It becomes increasingly common in economics to complement the traditional neoclassical paradign with models of human behaviour, such as power politics. The present column describes two models, where the tournament is combined with rent seeking. They are placed in the context of the revolt theory of J.S. Coleman. Furthermore, tournaments with immaterial (ideological) bonuses are discussed, similar to the proposal by D. Pels and the habit in Leninism.
The theory of rent seeking is quite suited for understanding human behaviour. For, it focuses on the power politics of groups or circles. The stake of this struggle is the height of the rent σ, which one of the circles demands for itself. The initiator of the conflicts wants to redistribute the available wealth in a (for him) favourable manner. The exertion of power requires an effort, but this is not productive. For, the repression by means of power does not add value to the social product. This is the reason, that the practice of rent seeking is seen as negative. In such models, the powers eventually get balanced, so that the situation becomes an equilibrium. The final result is an agreement about the new distribution. Naturally, power is never eternal, and in the future the society can move towards another equilibrium.
In principle, this situation differs from the one, that is described by the models of the tournament. In the tournament an external actor organizes a competition with a first price of Δπ. Now the various circles do not compete for a redistribution, but simply for conquering the promised first price, bonus or premium. The tournament is generally a one-off happening, and not the formation of an equilibrium. The outcome is not determined by power, but by the made effort. Therefore, at least in economic applications the tournaments are ways to incite the individuals and circles to be more productive. The participant of the tournament with the highest effort wins, and therefore the others lose.
However, the definition of the tournament can be stretched somewhat. An interesting extension of the model is, that the premium is partly ideological, that is to say, immaterial. This approaches the definition of rent seeking, which by nature leaves some room for ideological rewards. For instance, it is quite conceivable, that during the tournament the esteem, status and authority of the participants increase. Such a premium emerges as a perhaps unintended side effect of the competition for a material reward. Status and the corresponding power have an intrinsic value, apart from their possible material benefits. Here is must be remarked, that variables such as status and authority are difficult to measure quantitatively, so that the model becomes more abstract by this extension and difficult to verify in practice.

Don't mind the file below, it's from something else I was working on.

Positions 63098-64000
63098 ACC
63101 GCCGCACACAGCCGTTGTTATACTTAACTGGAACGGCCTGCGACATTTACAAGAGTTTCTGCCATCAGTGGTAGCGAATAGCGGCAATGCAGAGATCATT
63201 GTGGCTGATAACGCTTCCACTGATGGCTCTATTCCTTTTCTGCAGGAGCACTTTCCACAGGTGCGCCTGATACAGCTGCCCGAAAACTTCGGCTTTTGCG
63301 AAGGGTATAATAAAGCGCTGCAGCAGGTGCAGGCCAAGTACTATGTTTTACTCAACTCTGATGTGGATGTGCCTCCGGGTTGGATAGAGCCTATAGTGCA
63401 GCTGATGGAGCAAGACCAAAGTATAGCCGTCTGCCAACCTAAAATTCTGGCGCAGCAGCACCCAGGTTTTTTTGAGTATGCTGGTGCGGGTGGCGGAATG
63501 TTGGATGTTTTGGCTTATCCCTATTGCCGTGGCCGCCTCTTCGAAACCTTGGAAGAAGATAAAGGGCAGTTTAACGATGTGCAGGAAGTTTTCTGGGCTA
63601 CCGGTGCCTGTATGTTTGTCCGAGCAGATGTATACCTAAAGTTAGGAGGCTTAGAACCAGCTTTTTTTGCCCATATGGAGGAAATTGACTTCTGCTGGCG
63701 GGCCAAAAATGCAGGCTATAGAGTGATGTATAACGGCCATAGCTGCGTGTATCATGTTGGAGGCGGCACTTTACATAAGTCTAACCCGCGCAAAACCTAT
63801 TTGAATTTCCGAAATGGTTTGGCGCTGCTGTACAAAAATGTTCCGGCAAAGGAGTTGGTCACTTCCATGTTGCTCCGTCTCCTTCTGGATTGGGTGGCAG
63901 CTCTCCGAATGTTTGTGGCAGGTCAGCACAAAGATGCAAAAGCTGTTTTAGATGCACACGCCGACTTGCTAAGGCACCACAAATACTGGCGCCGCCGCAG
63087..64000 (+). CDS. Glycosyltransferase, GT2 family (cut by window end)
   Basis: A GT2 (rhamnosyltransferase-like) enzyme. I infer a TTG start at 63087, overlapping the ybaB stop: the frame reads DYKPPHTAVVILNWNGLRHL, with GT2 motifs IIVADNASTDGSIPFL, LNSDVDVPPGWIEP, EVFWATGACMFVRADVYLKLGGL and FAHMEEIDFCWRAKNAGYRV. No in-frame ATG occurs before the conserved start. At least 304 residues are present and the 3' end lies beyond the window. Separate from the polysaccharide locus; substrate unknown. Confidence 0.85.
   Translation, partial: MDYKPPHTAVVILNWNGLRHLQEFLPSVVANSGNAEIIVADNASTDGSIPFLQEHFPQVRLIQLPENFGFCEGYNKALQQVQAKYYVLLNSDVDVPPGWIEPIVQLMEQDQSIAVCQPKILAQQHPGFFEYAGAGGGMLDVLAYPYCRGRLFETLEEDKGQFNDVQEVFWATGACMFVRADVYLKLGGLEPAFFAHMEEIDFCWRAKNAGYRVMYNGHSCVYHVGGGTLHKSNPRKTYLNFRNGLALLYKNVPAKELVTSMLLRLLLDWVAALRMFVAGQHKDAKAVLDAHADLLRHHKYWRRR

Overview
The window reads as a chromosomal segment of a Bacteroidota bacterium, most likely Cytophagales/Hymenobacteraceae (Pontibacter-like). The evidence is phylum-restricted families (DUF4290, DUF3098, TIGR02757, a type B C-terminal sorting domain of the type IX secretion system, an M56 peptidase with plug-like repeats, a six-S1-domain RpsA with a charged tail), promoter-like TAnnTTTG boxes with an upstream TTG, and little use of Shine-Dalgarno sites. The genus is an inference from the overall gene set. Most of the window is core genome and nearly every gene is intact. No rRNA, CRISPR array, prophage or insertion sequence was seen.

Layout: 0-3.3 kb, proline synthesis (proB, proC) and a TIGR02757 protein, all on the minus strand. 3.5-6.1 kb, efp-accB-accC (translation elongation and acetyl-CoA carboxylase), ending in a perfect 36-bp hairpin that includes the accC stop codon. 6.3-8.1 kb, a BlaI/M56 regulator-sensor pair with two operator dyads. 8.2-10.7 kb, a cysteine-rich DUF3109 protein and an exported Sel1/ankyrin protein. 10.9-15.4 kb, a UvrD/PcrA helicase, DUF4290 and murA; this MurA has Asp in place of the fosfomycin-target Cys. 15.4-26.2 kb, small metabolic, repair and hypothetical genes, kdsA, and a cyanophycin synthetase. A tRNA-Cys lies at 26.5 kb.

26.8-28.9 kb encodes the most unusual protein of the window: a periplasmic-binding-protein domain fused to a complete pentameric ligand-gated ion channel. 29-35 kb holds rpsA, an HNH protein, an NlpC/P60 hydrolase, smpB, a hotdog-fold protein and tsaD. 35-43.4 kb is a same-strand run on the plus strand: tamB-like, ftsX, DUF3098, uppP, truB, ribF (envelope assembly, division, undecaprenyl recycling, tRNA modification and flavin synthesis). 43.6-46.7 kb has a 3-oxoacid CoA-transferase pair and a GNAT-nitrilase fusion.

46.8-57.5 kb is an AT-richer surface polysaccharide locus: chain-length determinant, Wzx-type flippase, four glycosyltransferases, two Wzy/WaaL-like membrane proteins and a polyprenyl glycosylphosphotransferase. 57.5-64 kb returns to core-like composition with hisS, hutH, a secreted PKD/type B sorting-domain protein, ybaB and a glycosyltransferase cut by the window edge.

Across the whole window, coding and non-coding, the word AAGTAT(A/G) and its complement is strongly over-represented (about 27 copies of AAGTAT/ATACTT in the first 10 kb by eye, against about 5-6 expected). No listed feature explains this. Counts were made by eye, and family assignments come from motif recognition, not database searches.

Nevertheless, many researchers prefer to apply the models of rent seeking and the tournament in combination. A popular assumption is, that the various interest groups in a tournament compete for the access to rent. Thus the tournament obviously loses its significance as a productive effort. The tournament does still differ from rent seeking, because the premium is not necessarily the result of a redistribution of income between the competing groups. On the other hand, the organizers of the tournament will commonly pursue the acquisition of a personal profit ψ. The previous column has shown, that the result of the tournament is a total effort Δπ/β. Therefore, for β<1 a positive ψ is feasible. Since this profit and the premium are paid by the losers, here one yet has a redistribution.